We shall see.

I feel sick writing this. Best of luck everyone.
Walters mum

Vagaceratops Sat 25-Aug-12 18:31:28

(hugs) t everyone with the same sense of doom. Lets hope we are just pessimists and it will all be okay.

crappypatty Sat 25-Aug-12 22:35:24

I am dreading it, ds is going into Y4, he got dx a week before school broke up. The HT told me that they are interviewing for a 121 for him so hopefully things will be slightly easier.

I agree with borednadrestless, I think ds has become resigned to having to go to school. From nursery to the beginning of Y2 I carried him kicking and screaming. He has moments still but mainly when he first gets up in the morning. By the time I am taking him to school he is mostly calm, apart from a few times, when he has tried to make a dash for freedom as the bell goes.

I will give it four weeks before all his tics are back sad

summerholshell Sun 26-Aug-12 17:11:43

Oh this is all very sad isn't it.

We've also had a lovely summer and actually just come back in the last few days from our first proper holiday in 3 years and it was absolutely perfect. DD had a brilliant time and she was actually pushed herself with things like talking to waiters/waitresses and slept really well and in an unfamilliar house!!!shockwhich we were really shocked about!

I think she's starting to understand now that the school hols are coming to an end soon and I can already see her going back a little. Mainly with things such as her speech(very random and repetative), social skills and attention. She's also becoming very rude, snappy and irratable, which she tends to do when she's anxious.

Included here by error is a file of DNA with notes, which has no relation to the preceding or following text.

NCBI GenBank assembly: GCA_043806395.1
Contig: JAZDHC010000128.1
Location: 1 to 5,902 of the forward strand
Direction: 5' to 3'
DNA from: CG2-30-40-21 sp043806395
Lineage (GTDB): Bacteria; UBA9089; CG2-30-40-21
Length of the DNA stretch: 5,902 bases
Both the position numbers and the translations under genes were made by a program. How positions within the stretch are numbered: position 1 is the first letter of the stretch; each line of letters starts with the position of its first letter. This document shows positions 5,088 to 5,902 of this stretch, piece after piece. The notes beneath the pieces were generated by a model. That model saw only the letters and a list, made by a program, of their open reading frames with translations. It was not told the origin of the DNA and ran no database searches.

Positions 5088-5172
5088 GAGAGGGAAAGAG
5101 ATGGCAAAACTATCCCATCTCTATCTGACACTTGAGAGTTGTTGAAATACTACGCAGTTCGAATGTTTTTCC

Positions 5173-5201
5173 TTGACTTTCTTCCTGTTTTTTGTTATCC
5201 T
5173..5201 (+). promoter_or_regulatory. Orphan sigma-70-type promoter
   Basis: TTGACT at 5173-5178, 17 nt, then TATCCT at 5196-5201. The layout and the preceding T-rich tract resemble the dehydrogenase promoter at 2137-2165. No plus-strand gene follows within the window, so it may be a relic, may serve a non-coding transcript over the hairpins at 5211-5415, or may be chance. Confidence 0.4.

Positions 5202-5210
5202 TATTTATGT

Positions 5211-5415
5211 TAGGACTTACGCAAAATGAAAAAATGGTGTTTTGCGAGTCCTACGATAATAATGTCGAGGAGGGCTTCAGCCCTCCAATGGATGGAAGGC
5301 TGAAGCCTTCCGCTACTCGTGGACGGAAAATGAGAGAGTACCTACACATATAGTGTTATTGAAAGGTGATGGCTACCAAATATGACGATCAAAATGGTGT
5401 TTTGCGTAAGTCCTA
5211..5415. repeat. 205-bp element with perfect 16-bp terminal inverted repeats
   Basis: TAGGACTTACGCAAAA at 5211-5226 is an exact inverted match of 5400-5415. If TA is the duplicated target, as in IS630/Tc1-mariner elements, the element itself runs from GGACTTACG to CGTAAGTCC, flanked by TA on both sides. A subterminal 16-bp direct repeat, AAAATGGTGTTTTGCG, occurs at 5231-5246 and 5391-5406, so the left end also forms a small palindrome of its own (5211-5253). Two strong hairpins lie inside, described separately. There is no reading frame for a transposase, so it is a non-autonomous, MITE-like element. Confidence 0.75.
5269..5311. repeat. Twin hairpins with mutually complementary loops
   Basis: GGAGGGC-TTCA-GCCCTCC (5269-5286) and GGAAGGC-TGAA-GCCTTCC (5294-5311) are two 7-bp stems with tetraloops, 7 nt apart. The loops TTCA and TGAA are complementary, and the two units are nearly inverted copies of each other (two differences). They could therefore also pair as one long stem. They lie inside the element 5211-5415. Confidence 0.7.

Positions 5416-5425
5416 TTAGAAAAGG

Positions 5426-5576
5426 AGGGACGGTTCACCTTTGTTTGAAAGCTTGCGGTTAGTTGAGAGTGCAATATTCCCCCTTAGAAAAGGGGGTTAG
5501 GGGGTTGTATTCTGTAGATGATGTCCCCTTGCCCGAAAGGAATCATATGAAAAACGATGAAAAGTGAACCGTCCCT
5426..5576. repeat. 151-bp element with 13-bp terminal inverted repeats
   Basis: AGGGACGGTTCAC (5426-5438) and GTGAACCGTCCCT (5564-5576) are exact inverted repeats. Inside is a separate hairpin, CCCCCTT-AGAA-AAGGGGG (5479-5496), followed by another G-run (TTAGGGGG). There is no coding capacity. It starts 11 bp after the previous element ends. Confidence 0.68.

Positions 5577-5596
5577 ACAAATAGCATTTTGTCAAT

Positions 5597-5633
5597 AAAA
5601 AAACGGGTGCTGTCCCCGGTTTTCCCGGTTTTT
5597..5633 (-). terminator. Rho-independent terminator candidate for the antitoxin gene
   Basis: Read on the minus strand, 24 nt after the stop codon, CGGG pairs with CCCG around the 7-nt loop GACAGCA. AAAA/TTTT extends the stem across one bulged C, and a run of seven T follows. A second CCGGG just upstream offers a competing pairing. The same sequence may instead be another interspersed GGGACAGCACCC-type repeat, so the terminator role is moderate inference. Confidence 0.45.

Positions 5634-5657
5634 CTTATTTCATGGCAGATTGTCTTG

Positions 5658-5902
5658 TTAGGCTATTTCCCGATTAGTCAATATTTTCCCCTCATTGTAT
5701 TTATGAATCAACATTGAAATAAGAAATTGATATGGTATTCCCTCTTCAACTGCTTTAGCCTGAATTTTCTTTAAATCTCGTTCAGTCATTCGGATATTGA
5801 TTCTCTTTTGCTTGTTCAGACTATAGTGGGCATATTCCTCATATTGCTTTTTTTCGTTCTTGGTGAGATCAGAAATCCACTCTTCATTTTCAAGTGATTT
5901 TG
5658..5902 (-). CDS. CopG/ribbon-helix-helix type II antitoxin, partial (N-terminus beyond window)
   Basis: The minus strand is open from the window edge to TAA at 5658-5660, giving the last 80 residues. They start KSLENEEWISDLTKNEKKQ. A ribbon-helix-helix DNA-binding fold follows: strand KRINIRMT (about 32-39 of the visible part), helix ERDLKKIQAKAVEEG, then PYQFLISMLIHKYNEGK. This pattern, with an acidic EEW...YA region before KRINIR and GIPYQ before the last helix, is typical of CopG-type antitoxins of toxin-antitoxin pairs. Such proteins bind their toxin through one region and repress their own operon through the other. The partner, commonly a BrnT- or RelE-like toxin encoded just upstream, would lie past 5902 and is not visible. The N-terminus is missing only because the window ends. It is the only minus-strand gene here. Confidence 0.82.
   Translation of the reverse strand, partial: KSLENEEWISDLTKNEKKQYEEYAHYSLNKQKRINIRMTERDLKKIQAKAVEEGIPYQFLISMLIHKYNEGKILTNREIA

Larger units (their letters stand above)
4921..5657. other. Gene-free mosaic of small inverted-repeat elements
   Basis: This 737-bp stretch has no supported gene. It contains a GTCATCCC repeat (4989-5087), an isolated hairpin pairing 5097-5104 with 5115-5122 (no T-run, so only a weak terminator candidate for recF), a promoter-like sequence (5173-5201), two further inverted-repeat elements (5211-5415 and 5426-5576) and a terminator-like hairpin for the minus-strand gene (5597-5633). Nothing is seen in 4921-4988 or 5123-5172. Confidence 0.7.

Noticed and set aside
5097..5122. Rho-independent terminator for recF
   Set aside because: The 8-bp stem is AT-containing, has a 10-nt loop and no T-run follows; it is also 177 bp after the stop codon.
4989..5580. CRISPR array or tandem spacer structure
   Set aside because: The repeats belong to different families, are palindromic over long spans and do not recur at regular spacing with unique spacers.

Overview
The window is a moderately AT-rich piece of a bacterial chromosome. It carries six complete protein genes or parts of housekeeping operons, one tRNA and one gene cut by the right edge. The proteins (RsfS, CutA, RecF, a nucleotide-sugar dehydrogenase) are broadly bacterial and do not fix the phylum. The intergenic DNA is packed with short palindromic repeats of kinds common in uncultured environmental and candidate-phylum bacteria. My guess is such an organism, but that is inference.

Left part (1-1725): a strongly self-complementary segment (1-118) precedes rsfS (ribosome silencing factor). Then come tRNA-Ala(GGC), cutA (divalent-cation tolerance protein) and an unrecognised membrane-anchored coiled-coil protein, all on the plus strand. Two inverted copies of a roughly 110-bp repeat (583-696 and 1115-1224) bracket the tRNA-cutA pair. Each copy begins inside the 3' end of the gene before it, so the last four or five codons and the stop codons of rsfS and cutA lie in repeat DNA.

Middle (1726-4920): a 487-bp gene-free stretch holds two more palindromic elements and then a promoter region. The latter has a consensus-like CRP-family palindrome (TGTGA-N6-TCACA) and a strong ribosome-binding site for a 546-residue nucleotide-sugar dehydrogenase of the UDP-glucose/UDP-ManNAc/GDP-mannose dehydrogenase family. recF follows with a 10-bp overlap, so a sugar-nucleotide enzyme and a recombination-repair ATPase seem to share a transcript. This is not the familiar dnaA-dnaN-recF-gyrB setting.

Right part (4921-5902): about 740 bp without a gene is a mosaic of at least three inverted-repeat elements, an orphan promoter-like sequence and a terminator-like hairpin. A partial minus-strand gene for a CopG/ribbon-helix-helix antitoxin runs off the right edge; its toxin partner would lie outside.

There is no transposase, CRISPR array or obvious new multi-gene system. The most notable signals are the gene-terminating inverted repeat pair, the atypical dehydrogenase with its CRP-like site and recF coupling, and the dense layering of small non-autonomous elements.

There's a part of me that wants to pick her up and run away back to our holiday home and never come back.........not sure the owners would be best pleased thoughhmmgrin

boredandrestless Mon 27-Aug-12 10:10:16

This thread is really sad. sad

My DS has been so happy during the 6 weeks. We too have had an amazing holiday that he managed really well.

Does everyone one here have a child in MS school? When DS is like this it makes me question my decision to keep him in MS. Would he be under less pressure in a special school?? He's going into Y3 and from what I can gather will be expected to do as much sit down curriculum work as the rest of the class. I'm just not sure this is realistic for him.